Could this relief from the High Middle Ages be a portrait of the monastery’s legendary founder Offo?
Unlikely, though the idea is certainly appealing. Karl List, who led the excavations beneath the present church, would have loved to find evidence that the abbey really was founded by the mysterious Offo.
Offo is said to have been an Anglo-Saxon king who settled here in the early 7th century. A conventual seal from 1355 supposedly shows the legendary king presenting a church to Mary. And if the monastery’s chronicle is to be believed, "Offo rex Anglia", in other words, "Offo, King of England" established the monastery of Schuttern in 603 and named it after himself: Offonis cella or Offoniswilare. The author of the chronicle, which was written in the early 16th century, even mentions a "tumba offonis", that is, "Offo’s tomb", which is said to be covered with a grave slab.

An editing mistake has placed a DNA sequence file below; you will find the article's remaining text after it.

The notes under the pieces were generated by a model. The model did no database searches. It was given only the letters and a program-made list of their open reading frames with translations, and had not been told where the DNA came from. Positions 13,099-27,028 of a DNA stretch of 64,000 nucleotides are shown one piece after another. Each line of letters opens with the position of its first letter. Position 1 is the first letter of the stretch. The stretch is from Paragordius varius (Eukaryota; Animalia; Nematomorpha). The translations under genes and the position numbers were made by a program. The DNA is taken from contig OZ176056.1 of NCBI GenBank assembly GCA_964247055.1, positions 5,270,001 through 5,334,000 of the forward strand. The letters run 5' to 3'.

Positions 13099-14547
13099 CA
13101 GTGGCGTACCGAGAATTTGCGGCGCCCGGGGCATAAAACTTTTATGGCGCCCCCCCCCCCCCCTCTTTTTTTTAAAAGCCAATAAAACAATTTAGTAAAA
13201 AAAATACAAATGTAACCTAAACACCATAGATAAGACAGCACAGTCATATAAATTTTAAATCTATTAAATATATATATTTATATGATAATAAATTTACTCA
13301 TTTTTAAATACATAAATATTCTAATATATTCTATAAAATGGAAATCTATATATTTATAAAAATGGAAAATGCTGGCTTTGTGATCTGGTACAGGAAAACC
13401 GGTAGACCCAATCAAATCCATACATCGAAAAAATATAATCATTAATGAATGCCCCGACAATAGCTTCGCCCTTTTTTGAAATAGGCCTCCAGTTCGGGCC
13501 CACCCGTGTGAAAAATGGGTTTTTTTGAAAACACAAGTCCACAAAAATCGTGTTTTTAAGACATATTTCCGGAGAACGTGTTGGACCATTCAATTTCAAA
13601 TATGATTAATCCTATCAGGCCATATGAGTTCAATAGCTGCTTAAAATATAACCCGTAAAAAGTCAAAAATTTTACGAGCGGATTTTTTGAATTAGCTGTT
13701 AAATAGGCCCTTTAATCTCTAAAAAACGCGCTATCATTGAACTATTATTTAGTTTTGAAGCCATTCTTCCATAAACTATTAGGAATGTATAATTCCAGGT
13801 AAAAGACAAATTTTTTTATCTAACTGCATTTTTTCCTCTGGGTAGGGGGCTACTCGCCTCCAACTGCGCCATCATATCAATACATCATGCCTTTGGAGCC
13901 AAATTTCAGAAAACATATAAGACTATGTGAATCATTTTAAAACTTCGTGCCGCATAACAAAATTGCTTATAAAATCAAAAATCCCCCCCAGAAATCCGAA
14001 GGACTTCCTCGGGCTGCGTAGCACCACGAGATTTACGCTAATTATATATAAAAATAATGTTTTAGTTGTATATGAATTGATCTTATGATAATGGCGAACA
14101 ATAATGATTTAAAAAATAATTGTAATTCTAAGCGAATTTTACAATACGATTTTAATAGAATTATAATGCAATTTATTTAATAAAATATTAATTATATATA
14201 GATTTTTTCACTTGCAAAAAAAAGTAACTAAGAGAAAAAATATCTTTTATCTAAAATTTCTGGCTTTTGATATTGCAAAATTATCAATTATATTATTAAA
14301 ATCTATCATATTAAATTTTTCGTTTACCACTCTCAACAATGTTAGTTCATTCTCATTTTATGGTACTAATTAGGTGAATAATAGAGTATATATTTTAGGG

So when the archaeological excavation was under way, it made sense to search the early medieval church interior for a tomb, or at least for images of Offo. But it’s no longer possible to establish whether Offo ever existed, or who he really was. Nor can we determine whether the chronicle passed on historical knowledge, or whether it was really just handing down legends.
The fact is that Offo is still venerated in Schuttern to this day. Centuries ago, food was dispensed to the poor in honour of Saint Offo, with to 5,000 people turning up for such events. And even now, all of Schuttern celebrates Offo’s Day annually on the 14th of January.
All depictions: © Historischer Verein Schuttern 603 e.V. / Gemeinde Friesenheim